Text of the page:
CARACAS, Venezuela — The Trump administration is sending another large shipment of humanitarian aid to the Venezuelan border in Colombia, for the first time using U.S. military aircraft as it increases pressure on Nicolas Maduro to give up power, according to a State Department email sent to Congress.
The announcement of additional aid comes as the Trump administration on Friday added Venezuela’s oil boss and key intelligence officers to a long list of Maduro loyalists under U.S. financial sanctions.
The 250 tons of food supplies, hygiene kits and nutritional supplements will begin arriving Saturday to the border city of Cucuta, where tons of boxes of emergency aid stamped with the U.S. flag are already warehoused awaiting delivery into Venezuela.
The email sent Friday was provided to The Associated Press by a congressional aide who wasn’t authorized to discuss the matter publicly.
The aid came at the request of opposition leader Juan Guaido, who the U.S. and dozens of other countries have recognized as Venezuela’s rightful leader after President Nicolas Maduro last month was sworn in for a second term widely seen as illegitimate.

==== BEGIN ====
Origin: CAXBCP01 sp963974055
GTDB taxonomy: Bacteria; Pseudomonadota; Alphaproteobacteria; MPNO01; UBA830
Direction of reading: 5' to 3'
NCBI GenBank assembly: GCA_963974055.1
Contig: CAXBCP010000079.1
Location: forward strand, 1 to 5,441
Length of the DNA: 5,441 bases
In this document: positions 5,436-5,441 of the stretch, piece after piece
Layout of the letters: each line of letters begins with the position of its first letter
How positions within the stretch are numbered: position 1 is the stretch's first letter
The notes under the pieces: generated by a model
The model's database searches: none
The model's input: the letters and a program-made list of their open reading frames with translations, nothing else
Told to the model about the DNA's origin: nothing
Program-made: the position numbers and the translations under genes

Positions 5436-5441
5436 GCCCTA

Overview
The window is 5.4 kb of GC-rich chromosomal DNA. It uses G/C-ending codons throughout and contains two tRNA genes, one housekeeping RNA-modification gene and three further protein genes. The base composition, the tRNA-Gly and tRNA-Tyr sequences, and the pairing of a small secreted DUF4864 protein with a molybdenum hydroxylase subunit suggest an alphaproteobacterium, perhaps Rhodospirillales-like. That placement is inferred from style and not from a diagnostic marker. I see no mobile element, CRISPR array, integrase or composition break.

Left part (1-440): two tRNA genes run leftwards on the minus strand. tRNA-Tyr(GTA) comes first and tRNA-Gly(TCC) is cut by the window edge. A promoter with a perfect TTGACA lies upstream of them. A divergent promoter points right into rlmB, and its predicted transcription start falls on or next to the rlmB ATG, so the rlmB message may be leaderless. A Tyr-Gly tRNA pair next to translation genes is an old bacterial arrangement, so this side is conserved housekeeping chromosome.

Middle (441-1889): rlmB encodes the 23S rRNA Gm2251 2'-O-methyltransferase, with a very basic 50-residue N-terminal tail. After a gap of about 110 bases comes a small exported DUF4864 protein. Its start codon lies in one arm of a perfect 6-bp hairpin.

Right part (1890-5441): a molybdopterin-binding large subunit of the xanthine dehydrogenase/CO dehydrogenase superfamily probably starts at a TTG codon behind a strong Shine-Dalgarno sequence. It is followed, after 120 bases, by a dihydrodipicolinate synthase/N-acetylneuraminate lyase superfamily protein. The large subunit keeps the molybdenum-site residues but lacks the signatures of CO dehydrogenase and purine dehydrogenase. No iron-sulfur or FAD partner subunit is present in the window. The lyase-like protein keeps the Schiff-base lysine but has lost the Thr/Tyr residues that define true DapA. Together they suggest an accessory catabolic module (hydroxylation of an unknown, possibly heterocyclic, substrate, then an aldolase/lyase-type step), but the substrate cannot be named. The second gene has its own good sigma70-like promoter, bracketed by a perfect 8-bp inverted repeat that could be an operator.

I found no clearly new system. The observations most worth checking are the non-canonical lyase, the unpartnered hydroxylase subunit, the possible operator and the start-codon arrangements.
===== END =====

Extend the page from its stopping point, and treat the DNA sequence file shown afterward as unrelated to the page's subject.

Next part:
Chicago police arrest 2 black suspects in attack on Smollett
CHICAGO — The investigation into black actor Jussie Smollett’s account of being beaten in a racist, anti-gay attack took a sharp turn Friday when police announced the arrest of two black men they believe assaulted the “Empire” cast member.
At least one of the men worked on the TV show, police said.
Police spokesman Anthony Guglielmi said authorities had probable cause to believe the suspects committed assault and battery against Smollett. But they had not been charged as of Friday afternoon.
Guglielmi would not comment on a possible motive.
Smollett, who is gay, has said two masked men shouting racial and anti-gay slurs and “This is MAGA country!” beat him and looped a rope around his neck early on Jan. 29 before running away. He said they also poured some kind of chemical on him.
NJ attorney general subpoenas Trump’s inaugural committee
NEW YORK — President Donald Trump’s inaugural committee received a sweeping request for financial records this week from prosecutors in New Jersey, the second subpoena the group has received in as many weeks as its fundraising and spending draws mounting scrutiny.
The committee said Friday that it is in contact with the New Jersey Attorney General’s Office, which issued the request for documents on Monday as part of a civil inquiry into how the committee raised and spent $107 million on inaugural events.